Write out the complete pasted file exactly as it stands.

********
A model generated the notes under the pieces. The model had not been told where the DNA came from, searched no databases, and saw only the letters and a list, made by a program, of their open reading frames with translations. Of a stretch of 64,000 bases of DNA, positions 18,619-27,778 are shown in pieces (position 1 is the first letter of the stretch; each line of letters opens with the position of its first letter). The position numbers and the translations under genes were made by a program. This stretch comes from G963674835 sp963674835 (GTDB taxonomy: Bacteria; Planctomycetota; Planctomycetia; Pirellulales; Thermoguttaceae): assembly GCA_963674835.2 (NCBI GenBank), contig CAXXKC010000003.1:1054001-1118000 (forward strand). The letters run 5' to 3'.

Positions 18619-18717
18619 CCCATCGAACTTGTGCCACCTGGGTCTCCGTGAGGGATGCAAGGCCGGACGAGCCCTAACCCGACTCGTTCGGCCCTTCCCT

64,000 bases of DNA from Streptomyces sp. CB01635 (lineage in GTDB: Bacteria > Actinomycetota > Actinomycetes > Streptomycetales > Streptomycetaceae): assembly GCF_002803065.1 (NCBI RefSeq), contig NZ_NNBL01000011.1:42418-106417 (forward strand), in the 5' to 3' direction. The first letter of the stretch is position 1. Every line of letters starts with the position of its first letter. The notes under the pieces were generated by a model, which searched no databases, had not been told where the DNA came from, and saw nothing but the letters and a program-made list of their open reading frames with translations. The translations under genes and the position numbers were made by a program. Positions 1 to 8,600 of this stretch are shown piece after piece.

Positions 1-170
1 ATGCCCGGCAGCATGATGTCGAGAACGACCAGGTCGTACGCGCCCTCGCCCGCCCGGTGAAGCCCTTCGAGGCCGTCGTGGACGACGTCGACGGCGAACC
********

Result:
A model generated the notes under the pieces. The model had not been told where the DNA came from, searched no databases, and saw only the letters and a list, made by a program, of their open reading frames with translations. Of a stretch of 64,000 bases of DNA, positions 18,619-27,778 are shown in pieces (position 1 is the first letter of the stretch; each line of letters opens with the position of its first letter). The position numbers and the translations under genes were made by a program. This stretch comes from G963674835 sp963674835 (GTDB taxonomy: Bacteria; Planctomycetota; Planctomycetia; Pirellulales; Thermoguttaceae): assembly GCA_963674835.2 (NCBI GenBank), contig CAXXKC010000003.1:1054001-1118000 (forward strand). The letters run 5' to 3'.

Positions 18619-18717
18619 CCCATCGAACTTGTGCCACCTGGGTCTCCGTGAGGGATGCAAGGCCGGACGAGCCCTAACCCGACTCGTTCGGCCCTTCCCT

64,000 bases of DNA from Streptomyces sp. CB01635 (lineage in GTDB: Bacteria > Actinomycetota > Actinomycetes > Streptomycetales > Streptomycetaceae): assembly GCF_002803065.1 (NCBI RefSeq), contig NZ_NNBL01000011.1:42418-106417 (forward strand), in the 5' to 3' direction. The first letter of the stretch is position 1. Every line of letters starts with the position of its first letter. The notes under the pieces were generated by a model, which searched no databases, had not been told where the DNA came from, and saw nothing but the letters and a program-made list of their open reading frames with translations. The translations under genes and the position numbers were made by a program. Positions 1 to 8,600 of this stretch are shown piece after piece.

Positions 1-170
1 ATGCCCGGCAGCATGATGTCGAGAACGACCAGGTCGTACGCGCCCTCGCCCGCCCGGTGAAGCCCTTCGAGGCCGTCGTGGACGACGTCGACGGCGAACC